Being Smart with the Sale of a business
Are you thinking about purchasing or selling a business? Can you determine the outcome before the sale is completed?
I had the opportunity to meet with the husband of one of my longest and dearest clients. She had recently married “Francisco” (Not his real name, but I like how it sounds.)
Click the image
Francisco has worked at a business in the construction industry and the owner was willing to sell to Francisco. I do not know all the facts related to the sale, and I do not know the history between Francisco and the owner. I don’t have to know those things for the purpose of the point I’m trying to make. The owner is seller financing the sale of the business to Francisco. There is a 500,000 payable that Francisco makes monthly payments on and then when Francisco sells the business to someone else, the owner gets another 500,000. So in theory, if Francisco never sells the business, the previous owner never gets the second 500,000. That being said, in theory the business has a valuation of one million.
Francisco just sent me the previous year tax returns. My first, immediate, precise reaction is that this business is not worth one million dollars. The revenue for the previous two years was:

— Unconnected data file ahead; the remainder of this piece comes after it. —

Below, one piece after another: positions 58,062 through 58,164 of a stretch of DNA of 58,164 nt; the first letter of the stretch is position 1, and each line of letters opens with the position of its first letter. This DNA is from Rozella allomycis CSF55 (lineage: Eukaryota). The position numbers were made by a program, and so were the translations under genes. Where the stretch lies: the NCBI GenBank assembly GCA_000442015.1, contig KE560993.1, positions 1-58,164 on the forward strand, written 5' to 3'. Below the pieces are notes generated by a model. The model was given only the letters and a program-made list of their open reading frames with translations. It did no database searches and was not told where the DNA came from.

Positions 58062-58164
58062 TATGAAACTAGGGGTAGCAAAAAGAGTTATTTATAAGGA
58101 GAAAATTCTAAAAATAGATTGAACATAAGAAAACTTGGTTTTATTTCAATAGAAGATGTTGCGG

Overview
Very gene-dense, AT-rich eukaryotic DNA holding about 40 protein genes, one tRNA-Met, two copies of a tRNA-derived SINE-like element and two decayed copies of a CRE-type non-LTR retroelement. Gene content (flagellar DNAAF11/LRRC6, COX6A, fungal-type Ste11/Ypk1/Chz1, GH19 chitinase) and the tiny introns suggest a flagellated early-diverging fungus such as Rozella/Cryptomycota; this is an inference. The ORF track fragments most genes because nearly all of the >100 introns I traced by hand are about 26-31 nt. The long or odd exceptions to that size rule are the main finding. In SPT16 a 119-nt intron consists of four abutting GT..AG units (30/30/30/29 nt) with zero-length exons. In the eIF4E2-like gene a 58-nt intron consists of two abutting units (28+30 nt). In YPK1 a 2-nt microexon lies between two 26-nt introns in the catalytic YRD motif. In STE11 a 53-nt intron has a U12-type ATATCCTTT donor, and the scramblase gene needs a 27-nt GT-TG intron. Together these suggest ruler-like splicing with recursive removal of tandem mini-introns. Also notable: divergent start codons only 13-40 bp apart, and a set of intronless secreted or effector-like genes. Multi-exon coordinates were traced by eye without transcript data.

1.7 million &
Top line should not be the deciding factor here. Especially because this business is in the construction agency. Cost of Goods sold (so covering materials and subcontractors) was
1.2 million and
That means in both years, the Gross Income (Top line revenue minus cost of goods sold) was around $550,000. Mike Michalowicz is probably having a stroke reading this. (If you don’t know who he is, you should check out his books.)
At best the company is worth $550k. Wages for both years were around $340,000. That means after paying your people to do the work, paying for materials and all other direct expenses to get your product complete, you have $210,000 for operating expenses, including your own wage. The previous owner couldn’t make that work. He ran a 135,000 to 160,000 loss for the previous two years.
What would you pay for a company that would lose you $150,000 per year? My first thought is that you would have to pay me something to take that on. I am pretty sure the deal is done. Francisco is in it now and making monthly payments to the previous owner.
What is the take away?
If you plan on buying a business, consult with a professional. I’m also not referring to professionally licensed business valuators. Those guys are ridiculously expensive for most small businesses. Not to mention at the end of the day, the price has to be agreeable to both the buyer and the seller. But having that consultation would have at least giving Francisco some concrete thoughts as to why it is not worth one million dollars.
What would you do if you are Francisco? Start looking hard at all your expenses and start cutting and making your business more efficient. Adopting a Profit First setup is also recommended here. (I’m not a certified Profit First professional…..yet….maybe they will accept me into their fold. But I believe the Profit First approach is the solution to most small business owner’s money problems.
Check out Mike Michalowicz’s book: Profit First